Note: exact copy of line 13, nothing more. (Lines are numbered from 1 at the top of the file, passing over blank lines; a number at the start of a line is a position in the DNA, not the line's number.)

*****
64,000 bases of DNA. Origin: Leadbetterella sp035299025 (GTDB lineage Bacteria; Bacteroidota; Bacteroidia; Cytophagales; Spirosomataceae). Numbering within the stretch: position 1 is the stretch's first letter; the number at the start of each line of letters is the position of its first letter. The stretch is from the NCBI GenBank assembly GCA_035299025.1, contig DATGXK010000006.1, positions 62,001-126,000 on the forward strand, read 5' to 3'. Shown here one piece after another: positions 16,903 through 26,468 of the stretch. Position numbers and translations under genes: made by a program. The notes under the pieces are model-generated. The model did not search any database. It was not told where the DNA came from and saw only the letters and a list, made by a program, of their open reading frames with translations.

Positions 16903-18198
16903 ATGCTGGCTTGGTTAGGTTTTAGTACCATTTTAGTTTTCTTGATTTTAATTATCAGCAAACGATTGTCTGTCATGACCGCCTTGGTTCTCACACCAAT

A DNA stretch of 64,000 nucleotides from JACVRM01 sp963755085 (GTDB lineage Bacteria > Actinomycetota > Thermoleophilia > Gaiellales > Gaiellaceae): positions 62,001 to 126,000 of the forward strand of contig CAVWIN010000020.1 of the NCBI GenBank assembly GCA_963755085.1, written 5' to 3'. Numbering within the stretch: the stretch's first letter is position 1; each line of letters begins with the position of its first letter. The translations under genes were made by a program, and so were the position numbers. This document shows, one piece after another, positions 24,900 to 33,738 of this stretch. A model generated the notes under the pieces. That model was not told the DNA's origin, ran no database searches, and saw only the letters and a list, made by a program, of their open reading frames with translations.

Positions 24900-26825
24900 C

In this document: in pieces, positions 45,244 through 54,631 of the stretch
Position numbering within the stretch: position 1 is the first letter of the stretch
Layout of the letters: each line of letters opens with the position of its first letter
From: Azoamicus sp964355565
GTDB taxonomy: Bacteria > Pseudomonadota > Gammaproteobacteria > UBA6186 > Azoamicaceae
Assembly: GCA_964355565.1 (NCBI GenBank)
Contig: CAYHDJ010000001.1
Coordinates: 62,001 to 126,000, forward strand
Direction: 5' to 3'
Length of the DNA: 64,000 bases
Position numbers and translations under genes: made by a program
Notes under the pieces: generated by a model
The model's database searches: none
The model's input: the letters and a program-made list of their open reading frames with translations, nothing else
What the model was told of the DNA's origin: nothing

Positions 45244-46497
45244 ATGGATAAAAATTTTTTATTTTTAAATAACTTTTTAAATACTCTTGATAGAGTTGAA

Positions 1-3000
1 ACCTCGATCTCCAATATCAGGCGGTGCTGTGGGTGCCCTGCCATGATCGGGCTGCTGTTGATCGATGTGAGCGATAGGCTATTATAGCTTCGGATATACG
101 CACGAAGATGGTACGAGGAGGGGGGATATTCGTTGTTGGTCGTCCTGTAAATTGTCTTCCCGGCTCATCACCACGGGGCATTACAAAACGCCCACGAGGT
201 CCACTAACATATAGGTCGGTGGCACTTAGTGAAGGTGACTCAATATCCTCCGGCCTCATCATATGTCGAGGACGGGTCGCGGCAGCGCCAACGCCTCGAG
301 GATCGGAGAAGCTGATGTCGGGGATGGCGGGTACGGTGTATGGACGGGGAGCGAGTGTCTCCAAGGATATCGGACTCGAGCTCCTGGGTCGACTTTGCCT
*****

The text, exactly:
Contig: CAYHDJ010000001.1